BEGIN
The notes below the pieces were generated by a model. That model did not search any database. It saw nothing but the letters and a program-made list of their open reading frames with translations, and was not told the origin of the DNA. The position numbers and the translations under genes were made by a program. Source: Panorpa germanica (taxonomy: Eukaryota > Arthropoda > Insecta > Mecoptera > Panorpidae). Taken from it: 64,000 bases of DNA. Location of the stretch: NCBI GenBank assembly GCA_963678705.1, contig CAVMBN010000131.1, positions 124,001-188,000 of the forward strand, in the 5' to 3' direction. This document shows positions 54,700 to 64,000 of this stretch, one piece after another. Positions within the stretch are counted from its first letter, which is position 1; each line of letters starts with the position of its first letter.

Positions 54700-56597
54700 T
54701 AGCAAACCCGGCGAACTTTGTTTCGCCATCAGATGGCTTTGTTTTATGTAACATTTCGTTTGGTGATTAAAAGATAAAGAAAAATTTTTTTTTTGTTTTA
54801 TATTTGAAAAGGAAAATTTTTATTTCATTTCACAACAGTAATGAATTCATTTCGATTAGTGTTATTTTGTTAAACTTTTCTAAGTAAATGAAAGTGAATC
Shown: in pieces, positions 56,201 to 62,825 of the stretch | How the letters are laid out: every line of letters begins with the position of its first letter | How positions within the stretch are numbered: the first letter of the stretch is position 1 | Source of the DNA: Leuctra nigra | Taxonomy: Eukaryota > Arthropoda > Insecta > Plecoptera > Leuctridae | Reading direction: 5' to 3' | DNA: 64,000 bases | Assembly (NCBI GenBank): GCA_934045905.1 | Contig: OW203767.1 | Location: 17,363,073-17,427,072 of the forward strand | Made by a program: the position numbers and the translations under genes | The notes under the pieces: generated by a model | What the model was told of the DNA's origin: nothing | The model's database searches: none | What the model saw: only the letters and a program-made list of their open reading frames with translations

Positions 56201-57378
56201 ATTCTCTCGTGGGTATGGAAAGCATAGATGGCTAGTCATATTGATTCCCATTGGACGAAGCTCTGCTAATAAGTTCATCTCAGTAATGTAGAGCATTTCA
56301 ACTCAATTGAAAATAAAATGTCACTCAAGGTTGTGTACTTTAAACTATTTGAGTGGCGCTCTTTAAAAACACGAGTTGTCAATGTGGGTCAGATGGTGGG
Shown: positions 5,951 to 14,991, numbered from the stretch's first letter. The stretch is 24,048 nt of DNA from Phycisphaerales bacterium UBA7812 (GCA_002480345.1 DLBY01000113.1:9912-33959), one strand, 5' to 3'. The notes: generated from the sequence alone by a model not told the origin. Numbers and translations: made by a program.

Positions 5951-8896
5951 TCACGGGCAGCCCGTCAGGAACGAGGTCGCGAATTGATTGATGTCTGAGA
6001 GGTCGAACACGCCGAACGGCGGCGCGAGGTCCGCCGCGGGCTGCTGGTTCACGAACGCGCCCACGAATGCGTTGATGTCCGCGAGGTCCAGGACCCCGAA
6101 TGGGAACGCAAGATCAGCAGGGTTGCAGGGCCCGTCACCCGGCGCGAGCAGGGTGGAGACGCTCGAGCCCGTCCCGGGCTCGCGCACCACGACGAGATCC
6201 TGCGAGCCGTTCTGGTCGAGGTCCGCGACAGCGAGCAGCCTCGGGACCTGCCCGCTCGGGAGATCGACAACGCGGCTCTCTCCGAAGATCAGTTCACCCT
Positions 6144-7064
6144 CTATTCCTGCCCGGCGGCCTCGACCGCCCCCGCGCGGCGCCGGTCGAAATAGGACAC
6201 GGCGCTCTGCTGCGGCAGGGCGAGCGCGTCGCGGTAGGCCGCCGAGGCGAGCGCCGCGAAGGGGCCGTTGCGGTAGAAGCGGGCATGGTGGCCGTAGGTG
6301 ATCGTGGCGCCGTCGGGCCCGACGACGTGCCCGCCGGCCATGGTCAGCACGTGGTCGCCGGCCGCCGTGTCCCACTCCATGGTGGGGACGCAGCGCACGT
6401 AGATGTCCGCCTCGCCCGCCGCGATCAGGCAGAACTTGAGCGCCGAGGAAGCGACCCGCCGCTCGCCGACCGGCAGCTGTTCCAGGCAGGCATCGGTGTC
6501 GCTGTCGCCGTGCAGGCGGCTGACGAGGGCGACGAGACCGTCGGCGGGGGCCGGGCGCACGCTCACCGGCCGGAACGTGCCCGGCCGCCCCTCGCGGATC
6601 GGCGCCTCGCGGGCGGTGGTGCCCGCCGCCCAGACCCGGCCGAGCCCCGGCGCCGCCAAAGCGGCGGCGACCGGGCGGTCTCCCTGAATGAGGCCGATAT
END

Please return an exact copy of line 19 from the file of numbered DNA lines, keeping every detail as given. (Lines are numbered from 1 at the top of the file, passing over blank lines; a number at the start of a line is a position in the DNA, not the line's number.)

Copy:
6301 ATCGTGGCGCCGTCGGGCCCGACGACGTGCCCGCCGGCCATGGTCAGCACGTGGTCGCCGGCCGCCGTGTCCCACTCCATGGTGGGGACGCAGCGCACGT